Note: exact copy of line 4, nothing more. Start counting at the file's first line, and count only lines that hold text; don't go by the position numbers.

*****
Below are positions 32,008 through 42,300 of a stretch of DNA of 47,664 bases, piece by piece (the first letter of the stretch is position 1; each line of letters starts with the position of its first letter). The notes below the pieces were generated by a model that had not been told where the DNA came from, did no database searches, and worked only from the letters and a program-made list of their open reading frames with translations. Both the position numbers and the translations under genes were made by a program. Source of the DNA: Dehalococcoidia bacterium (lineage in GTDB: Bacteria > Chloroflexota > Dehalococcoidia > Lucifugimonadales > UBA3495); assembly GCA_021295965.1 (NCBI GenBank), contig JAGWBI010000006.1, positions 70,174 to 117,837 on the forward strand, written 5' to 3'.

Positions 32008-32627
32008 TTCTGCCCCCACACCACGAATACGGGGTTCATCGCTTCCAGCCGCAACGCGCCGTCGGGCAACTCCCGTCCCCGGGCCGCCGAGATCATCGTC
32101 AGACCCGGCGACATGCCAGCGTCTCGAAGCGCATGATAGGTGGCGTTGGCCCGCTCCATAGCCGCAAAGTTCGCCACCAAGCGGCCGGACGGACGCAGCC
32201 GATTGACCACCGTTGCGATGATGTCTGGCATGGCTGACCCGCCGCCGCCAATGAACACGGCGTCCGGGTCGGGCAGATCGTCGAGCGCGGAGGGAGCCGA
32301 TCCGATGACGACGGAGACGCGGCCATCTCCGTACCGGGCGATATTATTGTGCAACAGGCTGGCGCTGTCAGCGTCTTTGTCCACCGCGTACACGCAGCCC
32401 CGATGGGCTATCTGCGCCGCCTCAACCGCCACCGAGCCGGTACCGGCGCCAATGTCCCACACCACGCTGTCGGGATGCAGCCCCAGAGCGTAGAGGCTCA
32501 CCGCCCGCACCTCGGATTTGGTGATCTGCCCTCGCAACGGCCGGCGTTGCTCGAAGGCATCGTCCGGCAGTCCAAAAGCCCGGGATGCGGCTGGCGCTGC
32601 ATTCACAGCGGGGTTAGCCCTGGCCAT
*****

32101 AGACCCGGCGACATGCCAGCGTCTCGAAGCGCATGATAGGTGGCGTTGGCCCGCTCCATAGCCGCAAAGTTCGCCACCAAGCGGCCGGACGGACGCAGCC